Ryan Gosling and Kristin Scott Thomas - "I was amazed by people's reactions to me." Photo: Anne-Katrin Titze
Only God can forgive Danish director Nicolas Winding Refn on the making of Only God Forgives. The impact a mother can have on her son through John Cassavetes is revealed. Ryan Gosling and Kristin Scott Thomas talk about disguises, surprises and the creation of atmospheres in character.
Only God Forgives is an unforgiving look into an abyss. Refn's Bangkok has blood-red corridors where sibling rivalry knows no bounds, and a human god named Chang (Vithaya Pansringarm) sings Karaoke to celebrate his justice.
On a steamy summer afternoon in New York City at the Mandarin Oriental Hotel near Central Park fairy tales were disclosed and it was "time to meet the devil."
Nicolas Winding Refn, Ryan Gosling and Kristin Scott Thomas. Photo: Anne-Katrin Titze
Anne-Katrin Titze: Tell me about how Only God Forgives relates to fairy tales. Were you thinking of specific ones or the genre in general?
Nicolas Winding Refn: Well, it's more the language of fairy tales. I used to make films pretty much about authenticity. When I was a lot younger I even tried the classic route of catching reality in a frame, you know. Whether it was real drugs on set or real people playing themselves - whatever I could get to be as real as possible… Then I became more interested in hyper-reality. Coming from a country where we have Hans Christian Andersen, where we have a great tradition of fairy tales of the north. Astrid Lindgren's characters, you know, Pippi Longstocking is a great conceptual fairy tale construction. Grimms' fairy tales are very much part of my upbringing.
AKT: I was reminded of The Maiden Without Hands, which is a tale collected by the Grimms that would fit your context well. [In the tale a father makes a deal with the devil and in return for riches cuts off his daughter's hands].
NWR: No hands is a very mythological, biblical element. The oldest form of punishment was always the removing of a hand or hands. It still is a practice in certain parts of the world as a sort of punishment. My mother told me, apparently I was very obsessed with my hands. When I was little, I always covered my hands when I fell. For a number of years I had my mother soak my hands in vaseline and then put socks on when I slept. So when I woke up they were as pure as snow. And there's of course the historical background to loss of hands - you use hands to pray, to maneuver around.
AKT: Any connection to forgiveness?
NRW: Forgiveness. Part of the Thai character, the Thai place is based on the Old Testament where God says you have to fear me because I will be cruel and you have to love me because I will be kind, which is a very primal instinct. Later on, when it became Jesus, it was organised. So I think with revenge and forgiveness - it is a constant, every-day struggle with this. It goes back to very pure notions of violence, forgiveness, not forgiveness. It's very basic of how we live our lives. It's a very individual definition.
Ryan Gosling explains the effect of Refn shooting chronologically.
Gosling: It takes a certain amount of trust to go in and work this way. Generally he works chronologically. You are not really sure of the film you are making and neither is he. He is sort of finding it as he goes along. You just go on for the ride. In Drive I was the driver, more of a vehicle for the audience, more of an experience than it was a story. I did feel a difference between the two roles [Driver and Julian].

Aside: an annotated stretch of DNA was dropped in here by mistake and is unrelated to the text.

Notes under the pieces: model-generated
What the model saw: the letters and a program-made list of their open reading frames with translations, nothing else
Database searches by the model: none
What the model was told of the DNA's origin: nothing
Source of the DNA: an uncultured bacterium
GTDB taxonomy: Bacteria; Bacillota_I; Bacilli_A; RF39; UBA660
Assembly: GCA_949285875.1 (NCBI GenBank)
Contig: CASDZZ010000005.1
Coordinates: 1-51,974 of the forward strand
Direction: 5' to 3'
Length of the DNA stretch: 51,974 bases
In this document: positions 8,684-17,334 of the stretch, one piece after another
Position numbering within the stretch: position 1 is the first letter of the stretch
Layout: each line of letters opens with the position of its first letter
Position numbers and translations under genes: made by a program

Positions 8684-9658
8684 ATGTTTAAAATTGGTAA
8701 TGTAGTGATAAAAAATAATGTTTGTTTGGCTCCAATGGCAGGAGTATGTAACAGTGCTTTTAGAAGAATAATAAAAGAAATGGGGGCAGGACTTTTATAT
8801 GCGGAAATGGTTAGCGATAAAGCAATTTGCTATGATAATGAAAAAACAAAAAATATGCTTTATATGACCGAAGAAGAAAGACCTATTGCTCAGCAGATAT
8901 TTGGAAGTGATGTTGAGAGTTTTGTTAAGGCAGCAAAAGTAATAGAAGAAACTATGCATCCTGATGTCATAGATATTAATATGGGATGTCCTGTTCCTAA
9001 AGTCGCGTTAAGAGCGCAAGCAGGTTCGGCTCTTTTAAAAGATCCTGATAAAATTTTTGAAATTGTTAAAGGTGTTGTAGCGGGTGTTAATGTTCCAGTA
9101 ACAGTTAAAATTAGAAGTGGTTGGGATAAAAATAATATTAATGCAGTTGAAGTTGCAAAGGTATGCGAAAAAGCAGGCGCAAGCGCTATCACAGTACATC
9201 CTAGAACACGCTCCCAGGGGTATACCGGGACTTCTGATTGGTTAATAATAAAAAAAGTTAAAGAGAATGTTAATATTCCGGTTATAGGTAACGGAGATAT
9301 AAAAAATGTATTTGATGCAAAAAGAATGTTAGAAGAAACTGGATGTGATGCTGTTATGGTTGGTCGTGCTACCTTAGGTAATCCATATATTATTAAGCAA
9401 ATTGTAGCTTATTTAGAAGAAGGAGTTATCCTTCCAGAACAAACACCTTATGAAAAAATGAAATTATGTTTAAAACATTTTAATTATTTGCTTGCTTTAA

Nicolas Winding Refn with Kristin Scott Thomas, Ryan Gosling, Vithaya Pansringarm and Yayaying Rhatha Phongam. Photo: Anne-Katrin Titze
RG goes on to impersonate his director: "I think she should die. What do you want to do when you see her dead body? [referring to Scott Thomas's character Crystal, his mother] Do you want to cry? Do you want to laugh?" I was trying to joke and said: "Maybe I could cut her open and look at her womb?" And he was like "cool".
Nicolas Winding Refn: It's the idea of a man chained to his mother's womb, in order to free himself from her spell. It's a heightened fairy tale version of a very common problem… The idea of filming chronologically, I did it on my first movie because my mother had given me a book about John Cassavetes… It talked about him shooting his movies in chronological order, so I thought, I'll do that. It seemed so natural, I guess. Now it's almost a way of submission. Submitting completely to the creative process… I like the unknown.
Kristin Scott Thomas, almost unrecognisable with a long blond wig and garish tacky clothes in Only God Forgives, talks about the origin of her transformation.
Kristin Scott Thomas: I did a photo shoot about a year before we started talking about Crystal [her character in the movie]. I've been dressed up in a similar kind of thing - like Donatella Versace. I was amazed by people's reactions to me. The atmosphere around me changed completely. Men particularly became incredibly aggressive. And women cowered and were kind of nervous. I felt really, really uncomfortable and it struck me that there are women all over the planet who think that this is an ideal of beauty that they want to emulate. And every day they get up and do this whole thing and create this kind of atmosphere. It seemed to me a really good way into the character, a kind of war paint or armor. She's dressed for battle, if you like, which is a way for me to get into a character I really didn't have a clue about…. I don't actually see much humor in the film. It's not a humor I recognise. I find the film deeply shocking and disturbing.
Only God Forgives opens nationwide in the US on July 19 and in the UK on August 2.
As the late Jacques Derrida might have commented on Refn's film - only the unforgivable is worth forgiving.